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A Brief History of Chaos

The London Interdisciplinary School
13 July 2020
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4 mins read

What is chaos theory?

The key takeaway from chaos theory is that the smallest of changes in a system can grow explosively to produce substantial differences in that system’s behaviour. This is sometimes known as the butterfly effect. The idea is that the flapping of a butterfly’s wings in Edinburgh could cause a tornado in Mississippi three weeks later. By contrast, in an identical copy of the world sans the Scottish butterfly, no such tornado would have occurred in Mississippi. In mathematics, this property is known as sensitive dependence. Thinking about chaos in this way – especially mathematically – is not new. Still, contemporary chaos studies are able to look at the potential implications of chaos in fresh and interesting ways.

The academic concept of chaos is deeply interdisciplinary and is found across many fields including astronomy, social psychology, robotics, population biology, economics, and philosophy. Despite the diversity of these disciplines, they share a common sense of chaos which appears in many of their models. Namely, a sensitivity to the tiniest of changes in conditions, or seemingly random and unpredictable behaviour that nevertheless follows precise rules.

Applications of chaos theory 

What would happen if we wiped mosquitoes off the face of the Earth? Biotechnology, specifically gene editing techniques, mean the mosquitoes’ days might be numbered. But would this trigger a ‘butterfly effect’ and cause destruction of ecosystems on a potentially massive scale?

Not likely. Research actually suggests that mosquitoes are not necessary for their native environments. That is to say, the mosquitoes play an almost negligible role in the maintenance of their ecosystems. No animal depends on them for food, nor do they stop any particular organism’s population from exploding. Mosquitos don’t really fill much of an ecological niche.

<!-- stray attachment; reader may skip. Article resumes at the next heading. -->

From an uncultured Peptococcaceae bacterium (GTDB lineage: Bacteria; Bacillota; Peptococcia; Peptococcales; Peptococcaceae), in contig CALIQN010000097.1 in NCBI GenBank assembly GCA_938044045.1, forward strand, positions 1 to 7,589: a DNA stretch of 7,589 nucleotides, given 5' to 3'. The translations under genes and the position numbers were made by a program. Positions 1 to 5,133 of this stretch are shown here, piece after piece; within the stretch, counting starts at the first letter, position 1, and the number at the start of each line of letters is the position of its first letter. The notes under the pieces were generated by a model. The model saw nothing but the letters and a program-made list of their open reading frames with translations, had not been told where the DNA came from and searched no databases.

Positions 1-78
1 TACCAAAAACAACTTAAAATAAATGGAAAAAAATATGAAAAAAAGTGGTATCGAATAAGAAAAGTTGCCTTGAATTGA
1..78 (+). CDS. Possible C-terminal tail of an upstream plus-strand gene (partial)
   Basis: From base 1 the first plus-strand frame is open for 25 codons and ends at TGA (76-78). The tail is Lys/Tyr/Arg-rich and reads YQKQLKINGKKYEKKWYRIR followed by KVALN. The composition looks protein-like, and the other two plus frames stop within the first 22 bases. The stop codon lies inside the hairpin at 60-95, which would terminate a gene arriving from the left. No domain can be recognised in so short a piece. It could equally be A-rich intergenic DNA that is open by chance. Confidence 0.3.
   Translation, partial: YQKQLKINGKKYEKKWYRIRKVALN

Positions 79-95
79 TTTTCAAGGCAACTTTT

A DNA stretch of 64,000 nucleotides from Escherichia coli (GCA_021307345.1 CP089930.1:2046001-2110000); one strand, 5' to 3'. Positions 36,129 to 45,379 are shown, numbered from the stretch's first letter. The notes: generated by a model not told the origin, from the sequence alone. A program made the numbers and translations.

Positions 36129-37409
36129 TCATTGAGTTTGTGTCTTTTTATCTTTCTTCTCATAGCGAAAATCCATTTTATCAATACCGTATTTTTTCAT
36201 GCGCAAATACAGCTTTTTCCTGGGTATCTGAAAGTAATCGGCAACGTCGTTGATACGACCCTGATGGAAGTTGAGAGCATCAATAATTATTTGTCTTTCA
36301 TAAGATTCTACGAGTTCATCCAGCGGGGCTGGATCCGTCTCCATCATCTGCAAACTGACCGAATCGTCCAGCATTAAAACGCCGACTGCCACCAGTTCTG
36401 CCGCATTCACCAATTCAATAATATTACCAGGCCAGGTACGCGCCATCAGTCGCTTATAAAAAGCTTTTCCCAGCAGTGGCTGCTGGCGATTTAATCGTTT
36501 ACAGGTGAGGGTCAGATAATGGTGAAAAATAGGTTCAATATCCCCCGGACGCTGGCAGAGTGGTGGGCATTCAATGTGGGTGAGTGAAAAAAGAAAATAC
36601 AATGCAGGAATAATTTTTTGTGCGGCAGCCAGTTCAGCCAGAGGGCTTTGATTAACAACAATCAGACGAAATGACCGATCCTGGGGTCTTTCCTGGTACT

Chaos theory has some other interesting implications. Although born from observing weather patterns, chaos theory has become applicable to a variety of other situations. For example, cardiotocography (measuring fetal heartbeats) involves a delicate balance of obtaining accurate information whilst being as non-invasive as possible. We’re able to better understand the environment of a fetus and warning signs of dangerous conditions, like fetal hypoxia, through chaotic modelling.

Chaos theory has many applications outside of the natural sciences as well. Some researchers have even argued that better career guidance can be given to individuals once we consider a chaotic interpretation of the relationship between employees and the job market. Modern corporate organisations are increasingly seen as complex systems with non-linear structures, subject to internal and external forces that may both contribute to and be affected by chaos. Consider a team-building exercise, where the uncertainty of different individuals meeting for the first time makes the trajectory of the team unknowable.

Things get more difficult when we apply chaos theory to economics. Economic and financial models – in fact, any models which involve human behaviour – are extremely complex and inherently stochastic. The applications of chaos theory to economics and finance have produced mixed results and remain controversial.

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